[EE] Evening Poster
A (Atmospheric and Hydrospheric Sciences) » A-OS Ocean Sciences & Ocean Environment
[A-OS11] What we have learned about ocean mixing in the last decade
Mon. May 21, 2018 5:15 PM - 6:30 PM Poster Hall (International Exhibition Hall7, Makuhari Messe)
convener:Toshiyuki Hibiya(Department of Earth and Planetary Science, Graduate School of Science, University of Tokyo), Louis St Laurent (Woods Hole Oceanographic Institution), Ren-Chieh Lien(None, 共同), Robin Ann Robertson (China-ASEAN College of Marine Science Xiamen University Malaysia)
The study of ocean mixing processes has made great strides in development of observation technology over the last decade. This includes the improvement of micro-scale and multi-scale profilers, innovation of ocean gliders, as well as identifying internal waves and turbulence through echo sounding from an underway research vessel. These new technologies enable field observations of ocean mixing processes to extend much deeper and wider than ever before. The accumulated knowledge of the observed features has stimulated theoretical and modeling studies related to ocean mixing processes such as internal wave-wave interactions, internal wave interactions with background shear, and associated energy cascade down to dissipation scales as well as assessment and reformulation of existing turbulent mixing parameterizations to be incorporated into the global circulation and climate models.
This session encompasses a wide variety of coastal and open ocean mixing processes; from the surface through the interior to the near boundary benthic mixing, including the roles of mixing in the biological processes and productivity of the ocean. Through detailed discussions, we would like to confirm how far our understanding of the ocean mixing processes has advanced over the last decade, defining the new frontier of ocean mixing research to be tackled in the next decade.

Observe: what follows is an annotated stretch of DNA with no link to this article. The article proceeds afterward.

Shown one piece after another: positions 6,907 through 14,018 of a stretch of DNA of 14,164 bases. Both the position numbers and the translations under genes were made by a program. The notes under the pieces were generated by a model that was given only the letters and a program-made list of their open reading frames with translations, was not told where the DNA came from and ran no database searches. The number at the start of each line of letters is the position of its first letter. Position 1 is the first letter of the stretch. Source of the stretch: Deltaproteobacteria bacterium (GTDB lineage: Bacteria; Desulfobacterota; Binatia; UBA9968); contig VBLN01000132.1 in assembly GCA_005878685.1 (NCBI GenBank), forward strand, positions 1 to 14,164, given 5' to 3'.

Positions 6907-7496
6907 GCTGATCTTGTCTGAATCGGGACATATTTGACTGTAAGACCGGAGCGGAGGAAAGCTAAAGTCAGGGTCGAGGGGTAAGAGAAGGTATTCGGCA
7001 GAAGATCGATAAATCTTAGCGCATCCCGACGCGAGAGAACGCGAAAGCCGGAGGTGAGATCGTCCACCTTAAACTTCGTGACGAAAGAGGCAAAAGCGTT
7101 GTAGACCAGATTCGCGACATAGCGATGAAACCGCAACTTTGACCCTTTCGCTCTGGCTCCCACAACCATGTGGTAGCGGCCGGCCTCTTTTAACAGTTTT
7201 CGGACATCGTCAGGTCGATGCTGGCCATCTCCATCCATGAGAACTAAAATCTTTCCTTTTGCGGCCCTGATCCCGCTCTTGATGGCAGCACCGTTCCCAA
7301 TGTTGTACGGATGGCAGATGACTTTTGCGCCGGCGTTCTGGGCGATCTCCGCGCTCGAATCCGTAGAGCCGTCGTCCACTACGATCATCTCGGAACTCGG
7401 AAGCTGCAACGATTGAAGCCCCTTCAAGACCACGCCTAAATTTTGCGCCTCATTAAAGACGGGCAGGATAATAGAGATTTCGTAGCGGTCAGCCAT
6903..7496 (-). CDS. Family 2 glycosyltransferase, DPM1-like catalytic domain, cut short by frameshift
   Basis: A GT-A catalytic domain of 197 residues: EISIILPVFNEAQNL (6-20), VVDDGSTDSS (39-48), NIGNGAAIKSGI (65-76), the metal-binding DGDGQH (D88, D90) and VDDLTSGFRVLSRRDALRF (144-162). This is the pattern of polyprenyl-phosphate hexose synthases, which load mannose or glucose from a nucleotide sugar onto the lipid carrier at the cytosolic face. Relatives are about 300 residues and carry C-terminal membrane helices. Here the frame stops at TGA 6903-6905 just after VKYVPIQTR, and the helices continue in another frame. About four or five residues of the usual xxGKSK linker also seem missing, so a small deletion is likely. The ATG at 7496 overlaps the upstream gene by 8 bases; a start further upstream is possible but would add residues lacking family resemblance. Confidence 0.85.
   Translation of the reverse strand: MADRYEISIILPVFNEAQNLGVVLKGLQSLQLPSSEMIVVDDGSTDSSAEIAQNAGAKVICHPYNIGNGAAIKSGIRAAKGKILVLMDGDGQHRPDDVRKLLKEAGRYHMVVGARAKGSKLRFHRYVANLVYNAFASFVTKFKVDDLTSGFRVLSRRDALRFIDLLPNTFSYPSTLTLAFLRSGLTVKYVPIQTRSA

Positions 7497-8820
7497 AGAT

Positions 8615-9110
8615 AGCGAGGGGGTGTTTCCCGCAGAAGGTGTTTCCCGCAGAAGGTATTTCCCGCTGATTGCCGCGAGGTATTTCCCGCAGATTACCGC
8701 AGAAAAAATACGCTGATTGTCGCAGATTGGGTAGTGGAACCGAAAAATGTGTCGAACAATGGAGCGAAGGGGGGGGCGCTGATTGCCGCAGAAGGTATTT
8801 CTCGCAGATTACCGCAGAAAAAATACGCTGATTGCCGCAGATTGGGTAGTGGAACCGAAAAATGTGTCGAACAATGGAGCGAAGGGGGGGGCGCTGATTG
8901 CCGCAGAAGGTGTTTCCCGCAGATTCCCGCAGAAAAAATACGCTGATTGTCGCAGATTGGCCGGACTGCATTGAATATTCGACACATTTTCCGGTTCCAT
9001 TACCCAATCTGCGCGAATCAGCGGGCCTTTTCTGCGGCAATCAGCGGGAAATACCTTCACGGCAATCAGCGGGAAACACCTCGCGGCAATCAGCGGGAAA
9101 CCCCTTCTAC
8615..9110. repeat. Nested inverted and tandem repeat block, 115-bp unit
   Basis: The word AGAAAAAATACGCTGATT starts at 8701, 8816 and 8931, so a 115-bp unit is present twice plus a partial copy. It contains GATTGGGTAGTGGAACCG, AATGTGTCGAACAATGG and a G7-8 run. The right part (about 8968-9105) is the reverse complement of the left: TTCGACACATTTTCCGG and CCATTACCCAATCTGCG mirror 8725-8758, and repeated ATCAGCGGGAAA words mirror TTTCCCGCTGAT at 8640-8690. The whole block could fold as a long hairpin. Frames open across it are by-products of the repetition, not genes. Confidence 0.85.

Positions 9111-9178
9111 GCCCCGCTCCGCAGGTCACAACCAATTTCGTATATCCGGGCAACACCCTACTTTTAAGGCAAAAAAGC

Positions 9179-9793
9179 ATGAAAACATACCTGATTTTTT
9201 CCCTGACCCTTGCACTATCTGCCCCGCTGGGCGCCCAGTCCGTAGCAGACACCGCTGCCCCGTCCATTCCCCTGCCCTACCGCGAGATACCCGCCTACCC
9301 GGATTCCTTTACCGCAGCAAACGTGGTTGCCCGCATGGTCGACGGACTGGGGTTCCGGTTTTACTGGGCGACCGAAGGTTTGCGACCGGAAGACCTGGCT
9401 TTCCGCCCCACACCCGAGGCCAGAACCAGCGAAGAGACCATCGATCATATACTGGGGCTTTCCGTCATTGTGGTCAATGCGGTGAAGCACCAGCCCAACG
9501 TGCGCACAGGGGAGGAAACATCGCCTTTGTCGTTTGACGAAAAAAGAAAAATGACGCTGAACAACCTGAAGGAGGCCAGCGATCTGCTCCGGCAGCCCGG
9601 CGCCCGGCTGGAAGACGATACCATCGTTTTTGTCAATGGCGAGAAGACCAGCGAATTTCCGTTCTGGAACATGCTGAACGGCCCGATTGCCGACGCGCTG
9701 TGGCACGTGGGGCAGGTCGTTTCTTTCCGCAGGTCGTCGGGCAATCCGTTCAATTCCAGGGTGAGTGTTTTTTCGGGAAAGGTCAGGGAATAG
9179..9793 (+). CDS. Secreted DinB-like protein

*Cheng Lingqiao1 (1.Shanghai Ocean University)
*Yohei Onuki1, Toshiyuki Hibiya2 (1.Ocean Modeling Group, Center for Oceanic and Atmospheric Research, Research Institute for Applied Mechanics, Kyushu University, 2.Department of Earth and Planetary Science, Graduate School of Science, The University of Tokyo)
*Yoshihiro Niwa1, Toshiyuki Hibiya2 (1.The University of Tokyo Ocean Alliance, The University of Tokyo, 2.The Department of Earth and Planetary Science, The Graduate School of Science, The University of Tokyo)
*Akie Sakai1, Tomoharu Senjyu2, Eisuke Tsutsumi2, Takeshi Matsuno2, Guo Xinyu3, Ichiro Yasuda4 (1.Department of Earth System Science and Technology, Interdisciplinary Graduate School of Engineering Sciences, Kyushu University, 2.Research Institute for Applied Mechanics, Kyushu University, 3.Center for Marine Environmental Studies, Ehime University, 4.Atmosphere and Ocean Research Institute, The University of Tokyo)
*Peiwen Zhang1, Zhenhua Xu1,2, Qun Li3, Baoshu Yin1,2, Yijun Hou1,2, Antony Liu4 (1.Institute of Oceanology, Chinese Academy of Sciences, 2.Qingdao National Laboratory for Marine Science and Technology, 3.Polar Research Institute of China, 4.Ocean University of China)
*Xinyu Guo1,2, Yang Yu2, Huiwang Gao2, Jie Shi2 (1.Center for Marine Environmental Studies, Ehime University, 2.Key Lab of Marine Environmental Science and Ecology, Ministry of Education, Ocean University of China, China)
*Mizuki KUGA1, Yosuke IGETA1, Naoki HIROSE2, Tatsuro WATANABE1 (1.Japan Sea National Fisheries Research Institute, Japan Fisheries Research and Education Agency, 2.Research Institute for Applies Mechanics, Kyushu University)
*Yoo-Jun KIM1, Jaesoon Jeong1, Chanhyung Jeon2, Seung-Buhm Woo1, Jae-Hun Park1 (1.Department of Ocean Science, Inha University, Incheon, Korea, 2.Department of Marine Science and Biological Engineering, Inha University, Incheon, Korea)